Member nations of the Five Eyes intelligence-sharing alliance—which includes the United States— along with Japan and India published a statement on Sunday calling on tech companies to allow law enforcement to gain backdoor access to communication that uses unbreakable end-to-end encryption.
Representatives from seven nations including the U.S., U.K, Australia, Canada, New Zealand, India and Japan argued that end-to-end encryption poses “significant challenges to public safety”, including the safety of sexually exploited children.
“End-to-end encryption”—used by the likes of Apple and Facebook—scrambles messages by encrypting it on a sender’s device, which is then sent over the network in an unreadable format, before the message is finally decoded by the recipient’s device.
‘End-to-end encryption is designed to protect users’ privacy from hackers, government agencies and even the tech companies that run these platforms and services.
The countries are asking tech companies to build backdoors that would allow law enforcement to access content in a “readable and usable format with lawful, necessary and proportionate authorization,” and “strong safeguards and oversight.”
The countries have argued that end-to-end encryption in its current state undermines the companies’ own ability to identify and respond to child sexual abuse material, terrorist propaganda, and violent crime on their platforms.
Tech experts have previously slammed efforts to weaken end-to-end encryption arguing that adding a backdoor to the system amounts to breaking the whole system. Tech commentator John Gruber, previously wrote on his blog, “you can’t just ‘add a backdoor’ to a proper end-to-end encryption scheme. It’s the nature of the design not just that there are no backdoors but that there can be no backdoors. You can prove it, cryptographically, which is how you can trust it.” Alex Stamos, former chief security officer of Yahoo and Facebook, had previously likened the creation of an encryption back door to “drilling a hole in the windshield,” essentially cracking the structural integrity of the entire encryption shield.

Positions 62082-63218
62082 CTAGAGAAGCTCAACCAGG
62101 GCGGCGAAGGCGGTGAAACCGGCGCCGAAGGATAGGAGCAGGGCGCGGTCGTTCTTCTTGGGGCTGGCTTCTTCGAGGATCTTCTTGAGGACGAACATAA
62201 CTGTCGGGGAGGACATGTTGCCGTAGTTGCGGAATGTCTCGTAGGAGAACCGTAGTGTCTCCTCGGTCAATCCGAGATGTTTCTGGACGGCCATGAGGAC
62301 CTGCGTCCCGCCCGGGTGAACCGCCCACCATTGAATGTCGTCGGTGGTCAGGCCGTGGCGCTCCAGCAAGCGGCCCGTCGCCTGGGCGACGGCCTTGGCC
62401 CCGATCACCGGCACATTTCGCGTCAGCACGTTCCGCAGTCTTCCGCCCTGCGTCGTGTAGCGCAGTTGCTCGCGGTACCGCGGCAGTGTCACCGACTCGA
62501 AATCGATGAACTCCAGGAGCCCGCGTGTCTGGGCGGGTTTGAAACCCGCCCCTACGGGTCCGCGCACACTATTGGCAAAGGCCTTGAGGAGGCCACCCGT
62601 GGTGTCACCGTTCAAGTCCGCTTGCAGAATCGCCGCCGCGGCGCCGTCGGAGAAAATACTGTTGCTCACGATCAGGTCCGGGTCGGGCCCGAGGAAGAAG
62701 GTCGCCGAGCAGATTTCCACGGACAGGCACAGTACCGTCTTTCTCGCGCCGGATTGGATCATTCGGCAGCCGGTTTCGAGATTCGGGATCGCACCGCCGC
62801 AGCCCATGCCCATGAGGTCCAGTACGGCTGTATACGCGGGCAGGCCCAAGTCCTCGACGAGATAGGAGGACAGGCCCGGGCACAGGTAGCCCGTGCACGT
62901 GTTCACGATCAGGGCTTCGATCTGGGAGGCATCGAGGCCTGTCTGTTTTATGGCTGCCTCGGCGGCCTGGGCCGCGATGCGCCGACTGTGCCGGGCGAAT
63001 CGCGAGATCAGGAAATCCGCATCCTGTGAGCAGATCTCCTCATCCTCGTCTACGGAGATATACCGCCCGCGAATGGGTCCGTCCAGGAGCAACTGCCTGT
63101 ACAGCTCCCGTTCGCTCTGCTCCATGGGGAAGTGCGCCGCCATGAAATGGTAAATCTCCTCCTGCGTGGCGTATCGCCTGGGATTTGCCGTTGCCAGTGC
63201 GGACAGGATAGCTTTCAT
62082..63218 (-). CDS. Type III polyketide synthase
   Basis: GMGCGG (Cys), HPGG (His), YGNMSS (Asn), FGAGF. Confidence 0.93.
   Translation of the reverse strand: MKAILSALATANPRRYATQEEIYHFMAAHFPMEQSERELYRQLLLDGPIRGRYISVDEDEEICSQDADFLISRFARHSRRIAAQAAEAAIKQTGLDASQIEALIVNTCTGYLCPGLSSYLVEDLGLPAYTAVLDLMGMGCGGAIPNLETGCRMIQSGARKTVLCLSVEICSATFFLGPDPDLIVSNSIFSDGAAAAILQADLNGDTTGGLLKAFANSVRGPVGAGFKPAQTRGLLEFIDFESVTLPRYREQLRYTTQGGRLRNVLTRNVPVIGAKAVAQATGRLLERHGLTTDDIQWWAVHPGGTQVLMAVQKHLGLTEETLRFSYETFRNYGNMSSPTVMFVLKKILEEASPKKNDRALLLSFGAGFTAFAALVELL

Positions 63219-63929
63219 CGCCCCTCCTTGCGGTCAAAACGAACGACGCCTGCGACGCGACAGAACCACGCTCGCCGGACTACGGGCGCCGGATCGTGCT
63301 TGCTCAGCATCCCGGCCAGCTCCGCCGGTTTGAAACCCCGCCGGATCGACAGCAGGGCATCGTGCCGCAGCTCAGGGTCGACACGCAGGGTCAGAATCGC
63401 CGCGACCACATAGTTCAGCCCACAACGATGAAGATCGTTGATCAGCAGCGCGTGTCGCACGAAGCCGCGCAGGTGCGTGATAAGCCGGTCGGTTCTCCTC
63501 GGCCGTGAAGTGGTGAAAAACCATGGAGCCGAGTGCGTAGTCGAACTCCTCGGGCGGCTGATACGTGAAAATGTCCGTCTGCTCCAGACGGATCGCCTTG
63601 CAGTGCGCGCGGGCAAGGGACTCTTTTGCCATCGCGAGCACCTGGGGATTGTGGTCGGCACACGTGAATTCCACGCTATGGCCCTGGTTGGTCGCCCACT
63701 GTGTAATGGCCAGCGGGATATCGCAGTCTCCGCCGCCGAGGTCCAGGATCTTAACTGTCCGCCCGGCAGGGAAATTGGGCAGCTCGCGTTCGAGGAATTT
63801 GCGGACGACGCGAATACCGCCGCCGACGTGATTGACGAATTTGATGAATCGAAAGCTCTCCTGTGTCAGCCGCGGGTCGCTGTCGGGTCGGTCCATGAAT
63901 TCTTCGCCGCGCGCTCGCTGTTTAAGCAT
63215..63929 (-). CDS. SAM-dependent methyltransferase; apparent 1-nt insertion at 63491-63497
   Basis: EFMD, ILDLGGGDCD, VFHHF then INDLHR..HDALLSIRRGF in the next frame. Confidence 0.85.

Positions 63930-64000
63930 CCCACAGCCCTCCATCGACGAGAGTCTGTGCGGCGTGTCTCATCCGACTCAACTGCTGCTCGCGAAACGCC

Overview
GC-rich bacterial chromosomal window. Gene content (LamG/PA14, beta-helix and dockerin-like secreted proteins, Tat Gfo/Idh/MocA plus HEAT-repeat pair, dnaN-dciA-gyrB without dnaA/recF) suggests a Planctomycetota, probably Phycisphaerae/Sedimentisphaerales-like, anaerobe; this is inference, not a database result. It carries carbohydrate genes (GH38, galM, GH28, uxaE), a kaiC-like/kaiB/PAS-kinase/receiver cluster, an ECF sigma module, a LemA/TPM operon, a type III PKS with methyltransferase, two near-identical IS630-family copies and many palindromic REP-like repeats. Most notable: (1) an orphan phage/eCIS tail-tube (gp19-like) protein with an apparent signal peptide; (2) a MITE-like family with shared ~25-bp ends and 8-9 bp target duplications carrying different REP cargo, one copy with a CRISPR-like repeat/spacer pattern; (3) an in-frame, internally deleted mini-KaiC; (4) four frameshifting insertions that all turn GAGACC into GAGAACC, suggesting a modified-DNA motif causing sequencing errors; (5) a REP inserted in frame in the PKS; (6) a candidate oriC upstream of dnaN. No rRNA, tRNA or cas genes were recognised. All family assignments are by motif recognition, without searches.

In the U.S. end-to-end encryption has been a key sticking point between large tech companies and law enforcement. To counter this, three Republican senators in June introduced a bill that would force tech companies to offer a backdoor to end-to-end encrypted communication. The bill targeted companies that were “refusing to cooperate with law enforcement to help recover encrypted data, even when presented with a lawful warrant,” even though companies like Apple have always argued that they are incapable of doing so as they themselves don’t have access to data that uses this form of encryption. Last year, in a keynote speech, Attorney General William Barr pushed for access to an encryption backdoor, arguing that data security “should not come at the expense of making us more vulnerable in the real world.” Barr claimed that the net effect of unbreakable encryption “is to reduce the overall security of society.” The attorney general’s argument was immediately refuted on Twitter by former NSA director Michael Hayden. As big tech companies have come under the scanner for their handling of user’s personal data, many have tried to pivot to end-to-end encryption as a response. Last year Facebook CEO Mark Zuckerberg announced that his company would move all three of its messaging services — Instagram Messages, WhatsApp and Messenger — to end-to-end encryption, a move that has immediately received push back from multiple governments.